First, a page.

Beginners Guide to Intranet Return on Investment

by Paula Darch on April 16, 2016

beginners guide to intranet return on investment

New intranet software can bring many business benefits but when you are writing your business case to secure funding for your project, you need to think about how you can demonstrate your intranet return on investment (ROI). Many organisations fail to include comprehensive ROI predictions and this can lead to senior management viewing the intranet as a just another cost rather than business critical. Here are some simple ways for you to think about your ROI. If you would like to find out more about our software solution, book a demo with one of our intranet experts.

Intranet Return on Investment

A good place to start is to think about intranet return on investment in 3 ways: Soft benefits, hard benefits and business process improvements.

1) Intranet Soft Benefits:

These benefits are the intangible benefits that everyone benefits from and it’s important to highlight the intranet as being the driver. Soft benefits can include things such as reducing the email culture within your organisation. Clients regularly cite this as a major benefit that is quickly realised, once the organisation starts to realise the intranet is the place for a lot of the content traditionally emailed.

Organisations also often experience an increase in their productivity as employees are collaborating more, sharing ideas and become more engaged and enthusiastic about the organisation.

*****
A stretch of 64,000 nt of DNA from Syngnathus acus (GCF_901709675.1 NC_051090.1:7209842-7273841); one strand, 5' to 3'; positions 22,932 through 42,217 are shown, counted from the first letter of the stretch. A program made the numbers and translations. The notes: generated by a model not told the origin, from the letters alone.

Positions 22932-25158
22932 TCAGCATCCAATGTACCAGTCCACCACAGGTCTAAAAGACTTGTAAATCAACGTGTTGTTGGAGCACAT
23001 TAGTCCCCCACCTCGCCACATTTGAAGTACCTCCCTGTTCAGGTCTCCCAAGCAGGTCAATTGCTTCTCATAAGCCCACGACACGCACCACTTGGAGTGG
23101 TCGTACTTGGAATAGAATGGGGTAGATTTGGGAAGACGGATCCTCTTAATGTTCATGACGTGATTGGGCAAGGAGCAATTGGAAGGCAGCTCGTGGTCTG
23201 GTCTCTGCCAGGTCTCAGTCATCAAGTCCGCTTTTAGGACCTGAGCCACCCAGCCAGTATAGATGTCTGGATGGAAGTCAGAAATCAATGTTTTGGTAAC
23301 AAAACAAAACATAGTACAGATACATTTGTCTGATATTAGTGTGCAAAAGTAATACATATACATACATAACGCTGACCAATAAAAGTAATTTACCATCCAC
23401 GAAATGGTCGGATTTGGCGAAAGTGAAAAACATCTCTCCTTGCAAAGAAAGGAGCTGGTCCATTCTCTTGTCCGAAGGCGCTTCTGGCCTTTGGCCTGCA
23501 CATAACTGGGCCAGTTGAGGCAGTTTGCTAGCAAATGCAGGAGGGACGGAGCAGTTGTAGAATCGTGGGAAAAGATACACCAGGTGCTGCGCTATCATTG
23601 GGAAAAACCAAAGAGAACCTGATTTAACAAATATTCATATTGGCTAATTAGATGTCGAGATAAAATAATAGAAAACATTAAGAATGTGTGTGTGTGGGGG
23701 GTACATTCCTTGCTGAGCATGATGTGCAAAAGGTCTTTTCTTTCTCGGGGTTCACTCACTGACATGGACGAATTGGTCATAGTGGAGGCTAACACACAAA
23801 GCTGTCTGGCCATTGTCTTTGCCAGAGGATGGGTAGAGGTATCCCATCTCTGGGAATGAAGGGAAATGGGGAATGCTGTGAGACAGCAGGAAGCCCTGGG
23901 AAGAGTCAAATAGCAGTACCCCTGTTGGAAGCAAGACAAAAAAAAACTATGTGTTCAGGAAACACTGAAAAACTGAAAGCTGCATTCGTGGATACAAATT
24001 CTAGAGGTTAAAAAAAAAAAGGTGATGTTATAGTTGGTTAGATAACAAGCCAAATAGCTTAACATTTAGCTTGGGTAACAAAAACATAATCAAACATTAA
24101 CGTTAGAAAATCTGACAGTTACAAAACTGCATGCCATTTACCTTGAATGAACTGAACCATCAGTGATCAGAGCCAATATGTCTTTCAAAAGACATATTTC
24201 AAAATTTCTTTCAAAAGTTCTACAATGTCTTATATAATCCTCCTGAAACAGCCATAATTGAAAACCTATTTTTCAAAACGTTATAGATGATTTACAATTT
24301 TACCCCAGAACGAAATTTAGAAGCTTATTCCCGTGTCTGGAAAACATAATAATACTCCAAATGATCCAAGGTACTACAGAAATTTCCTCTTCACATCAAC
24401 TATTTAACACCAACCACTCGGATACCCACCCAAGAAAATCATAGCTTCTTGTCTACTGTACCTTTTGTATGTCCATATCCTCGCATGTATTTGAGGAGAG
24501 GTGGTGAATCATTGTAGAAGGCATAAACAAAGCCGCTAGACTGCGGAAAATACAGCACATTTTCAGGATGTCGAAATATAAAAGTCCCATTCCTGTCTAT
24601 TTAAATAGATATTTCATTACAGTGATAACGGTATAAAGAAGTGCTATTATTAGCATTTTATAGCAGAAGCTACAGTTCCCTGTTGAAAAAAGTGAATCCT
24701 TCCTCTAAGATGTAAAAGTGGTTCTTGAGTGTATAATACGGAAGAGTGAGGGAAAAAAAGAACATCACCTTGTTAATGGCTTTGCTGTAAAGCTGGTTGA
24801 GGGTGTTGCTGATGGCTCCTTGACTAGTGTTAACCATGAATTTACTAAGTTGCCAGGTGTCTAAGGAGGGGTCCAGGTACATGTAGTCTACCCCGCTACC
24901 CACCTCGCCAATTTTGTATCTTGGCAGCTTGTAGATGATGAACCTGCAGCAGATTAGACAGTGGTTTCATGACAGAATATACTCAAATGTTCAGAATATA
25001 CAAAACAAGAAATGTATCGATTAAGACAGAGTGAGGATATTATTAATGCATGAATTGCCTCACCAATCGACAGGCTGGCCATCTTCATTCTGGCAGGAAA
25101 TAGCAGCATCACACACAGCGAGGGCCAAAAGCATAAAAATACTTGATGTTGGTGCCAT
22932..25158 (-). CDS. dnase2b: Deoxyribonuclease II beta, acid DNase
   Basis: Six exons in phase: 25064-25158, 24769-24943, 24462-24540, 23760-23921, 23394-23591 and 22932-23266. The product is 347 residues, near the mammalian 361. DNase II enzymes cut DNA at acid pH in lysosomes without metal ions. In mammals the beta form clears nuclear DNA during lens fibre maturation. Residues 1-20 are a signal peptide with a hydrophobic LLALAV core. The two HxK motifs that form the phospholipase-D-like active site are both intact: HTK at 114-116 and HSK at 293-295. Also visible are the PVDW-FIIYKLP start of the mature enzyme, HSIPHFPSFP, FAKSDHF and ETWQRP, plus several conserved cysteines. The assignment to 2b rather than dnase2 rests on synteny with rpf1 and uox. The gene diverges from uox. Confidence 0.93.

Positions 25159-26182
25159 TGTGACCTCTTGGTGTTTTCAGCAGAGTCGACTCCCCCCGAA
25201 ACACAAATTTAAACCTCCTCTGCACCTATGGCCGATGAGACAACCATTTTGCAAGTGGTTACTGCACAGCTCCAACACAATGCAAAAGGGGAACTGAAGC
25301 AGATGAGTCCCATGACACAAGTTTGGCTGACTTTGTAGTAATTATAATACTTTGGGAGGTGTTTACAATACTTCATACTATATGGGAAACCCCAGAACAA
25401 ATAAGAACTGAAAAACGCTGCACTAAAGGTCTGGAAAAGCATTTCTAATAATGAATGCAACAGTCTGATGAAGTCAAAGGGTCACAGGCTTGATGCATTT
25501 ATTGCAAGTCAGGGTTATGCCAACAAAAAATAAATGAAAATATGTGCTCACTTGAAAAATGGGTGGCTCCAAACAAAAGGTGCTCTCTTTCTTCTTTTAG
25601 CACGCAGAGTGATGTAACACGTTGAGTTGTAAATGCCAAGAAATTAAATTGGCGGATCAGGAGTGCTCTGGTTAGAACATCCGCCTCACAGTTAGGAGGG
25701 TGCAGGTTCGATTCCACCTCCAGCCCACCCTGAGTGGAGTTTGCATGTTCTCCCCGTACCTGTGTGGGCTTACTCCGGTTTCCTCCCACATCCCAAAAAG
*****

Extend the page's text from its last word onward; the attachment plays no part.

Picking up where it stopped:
2) Intranet Hard Benefits:

Hard benefits are those that can organisations can place a value against and are often tangible.

Organisations often experience:

  • Reductions in paper and printing costs
  • Reductions in hardware and software
  • Reduced time to market
  • Fewer headcount, redistribution of staff
  • Increased sales revenue

Each organisation will be able to monetise different hard measures, given the nature of their business. Using e-bulletins for example saved one company over £12,000 a year in printing costs, whilst another organisation saved £5000 a month by simply centralising their stationery procurement.

3) Business Process Improvements

Finally, Business process improvements are also the result of a successful intranet. Organisations find new ways of working and working better and smarter. Some organisations may align their intranet with their business from the outset, whilst other organisations find new ways of working as a result of the intranet functionality.

If you are already shopping around for intranet options, it might be worth engaging your potential suppliers at this stage to see if they can offer support in helping you complete this critical stage of your business case.

I hope this has given you a starting point from which you can go and start to create your own intranet return on investment proposal. To help you further you might like to download the SORCE business case guide or book a demo with one of our team.

 

Topics: intranet return on investment